The difference between the amount that was set out in June 2019 and the amount that's referred to in the comments by the Auditor General for Wales is mainly due to work that took place prior to 2013, plus an amount for closing it down. So, the £114 million that you quoted, which the committee is familiar with from scrutiny, refers very specifically to the M4 corridor around Newport project—so, a well-defined project that was conceived in 2013, once a strategic draft plan had been confirmed. The balance sheet assessment under 'construction' included historic costs, particularly land and buildings, that were associated with that earlier work, which was for a wider range of options than the one particular project, the M4 corridor around Newport. That's broadly how it fits. We would be very happy to provide a detailed table showing where those different figures come from.

Okay. That would be helpful. I think that what I'm most interested in is—. We obviously purchased land and buildings with a view to possibly going ahead with widening the M4 at that point, but we purchased them at a price when that land was blighted by this potential development. I assume that there has been some potential increase in the value of that land and those buildings, simply because that project isn't going ahead. So, if you could, in your note, indicate what you think the current value of those assets are. I appreciate that they won't be as high as they probably will be next year or the year after.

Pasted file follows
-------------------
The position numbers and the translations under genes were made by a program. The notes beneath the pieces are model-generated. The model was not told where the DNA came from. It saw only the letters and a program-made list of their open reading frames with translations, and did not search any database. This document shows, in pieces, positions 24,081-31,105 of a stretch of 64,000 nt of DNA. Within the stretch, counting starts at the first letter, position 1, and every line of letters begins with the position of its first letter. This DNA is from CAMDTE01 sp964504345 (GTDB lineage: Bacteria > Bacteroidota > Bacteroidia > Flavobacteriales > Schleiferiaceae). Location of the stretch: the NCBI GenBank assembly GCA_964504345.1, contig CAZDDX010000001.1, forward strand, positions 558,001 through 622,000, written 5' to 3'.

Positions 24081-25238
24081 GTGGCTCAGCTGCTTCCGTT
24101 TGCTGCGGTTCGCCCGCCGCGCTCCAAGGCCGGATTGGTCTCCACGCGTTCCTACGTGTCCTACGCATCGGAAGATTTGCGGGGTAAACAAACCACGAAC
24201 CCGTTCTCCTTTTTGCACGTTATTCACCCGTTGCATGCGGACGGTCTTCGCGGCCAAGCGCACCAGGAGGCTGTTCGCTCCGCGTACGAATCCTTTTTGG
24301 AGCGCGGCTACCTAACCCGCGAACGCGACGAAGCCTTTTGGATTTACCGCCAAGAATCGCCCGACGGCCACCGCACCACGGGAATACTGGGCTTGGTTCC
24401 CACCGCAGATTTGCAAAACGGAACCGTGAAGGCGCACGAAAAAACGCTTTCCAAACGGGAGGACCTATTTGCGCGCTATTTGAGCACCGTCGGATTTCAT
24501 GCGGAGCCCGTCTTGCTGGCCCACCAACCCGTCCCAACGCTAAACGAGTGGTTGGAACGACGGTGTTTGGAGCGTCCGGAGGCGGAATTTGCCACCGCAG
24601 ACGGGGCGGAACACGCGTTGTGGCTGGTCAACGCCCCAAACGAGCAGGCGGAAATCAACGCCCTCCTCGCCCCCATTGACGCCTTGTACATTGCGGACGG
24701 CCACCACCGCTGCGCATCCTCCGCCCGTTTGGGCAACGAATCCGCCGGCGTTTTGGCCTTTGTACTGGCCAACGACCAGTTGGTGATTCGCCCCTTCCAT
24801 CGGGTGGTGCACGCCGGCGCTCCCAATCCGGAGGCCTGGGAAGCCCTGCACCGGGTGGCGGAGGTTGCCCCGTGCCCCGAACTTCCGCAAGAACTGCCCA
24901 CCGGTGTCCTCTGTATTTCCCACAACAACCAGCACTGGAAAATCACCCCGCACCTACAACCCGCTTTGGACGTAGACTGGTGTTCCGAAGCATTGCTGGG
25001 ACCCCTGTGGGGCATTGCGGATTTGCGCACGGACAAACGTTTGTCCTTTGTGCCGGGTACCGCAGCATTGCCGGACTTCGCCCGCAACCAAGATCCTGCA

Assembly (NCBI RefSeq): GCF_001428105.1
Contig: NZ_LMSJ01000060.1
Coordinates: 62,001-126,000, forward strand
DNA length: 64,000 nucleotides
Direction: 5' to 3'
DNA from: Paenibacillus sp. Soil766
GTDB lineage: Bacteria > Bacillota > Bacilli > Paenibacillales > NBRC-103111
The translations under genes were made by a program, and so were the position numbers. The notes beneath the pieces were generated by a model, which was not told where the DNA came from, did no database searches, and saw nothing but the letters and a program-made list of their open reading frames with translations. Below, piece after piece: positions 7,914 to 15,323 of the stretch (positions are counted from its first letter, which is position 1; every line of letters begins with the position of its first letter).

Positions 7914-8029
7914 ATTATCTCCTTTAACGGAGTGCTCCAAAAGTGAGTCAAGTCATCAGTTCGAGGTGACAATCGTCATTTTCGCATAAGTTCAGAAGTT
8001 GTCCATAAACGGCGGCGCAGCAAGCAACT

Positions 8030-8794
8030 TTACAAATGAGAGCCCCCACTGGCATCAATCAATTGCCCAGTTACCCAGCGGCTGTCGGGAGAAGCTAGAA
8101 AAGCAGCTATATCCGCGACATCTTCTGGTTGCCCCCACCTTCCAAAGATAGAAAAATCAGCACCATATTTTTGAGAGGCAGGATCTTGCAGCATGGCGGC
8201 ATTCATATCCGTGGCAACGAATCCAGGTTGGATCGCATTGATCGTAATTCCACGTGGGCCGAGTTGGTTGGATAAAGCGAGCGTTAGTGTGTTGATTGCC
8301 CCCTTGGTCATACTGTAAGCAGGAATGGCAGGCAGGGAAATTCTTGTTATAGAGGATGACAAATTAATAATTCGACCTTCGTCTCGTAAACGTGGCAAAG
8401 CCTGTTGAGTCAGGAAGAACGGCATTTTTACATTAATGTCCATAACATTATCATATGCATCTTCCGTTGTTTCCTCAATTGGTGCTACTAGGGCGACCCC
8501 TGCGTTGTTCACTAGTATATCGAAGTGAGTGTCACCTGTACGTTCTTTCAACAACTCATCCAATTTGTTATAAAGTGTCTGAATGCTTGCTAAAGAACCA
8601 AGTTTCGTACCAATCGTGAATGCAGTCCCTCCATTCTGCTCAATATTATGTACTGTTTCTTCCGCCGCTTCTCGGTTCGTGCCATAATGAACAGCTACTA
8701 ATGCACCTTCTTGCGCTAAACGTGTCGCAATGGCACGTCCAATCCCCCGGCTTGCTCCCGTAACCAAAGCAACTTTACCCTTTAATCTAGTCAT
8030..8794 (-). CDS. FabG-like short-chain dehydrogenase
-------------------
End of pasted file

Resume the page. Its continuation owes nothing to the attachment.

We'll certainly do that. We'll give you the latest information that we have, although it may take a little more time to get a more up-to-date valuation.

Great. Thank you, Jenny. We are heading into the last five minutes or so now of this session, so a couple of questions from me before I bring in Delyth Jewell. Turning to RIFW and the Welsh Government's accounts for 2020-21, will they reflect a payment for the settlement of the RIFW legal case?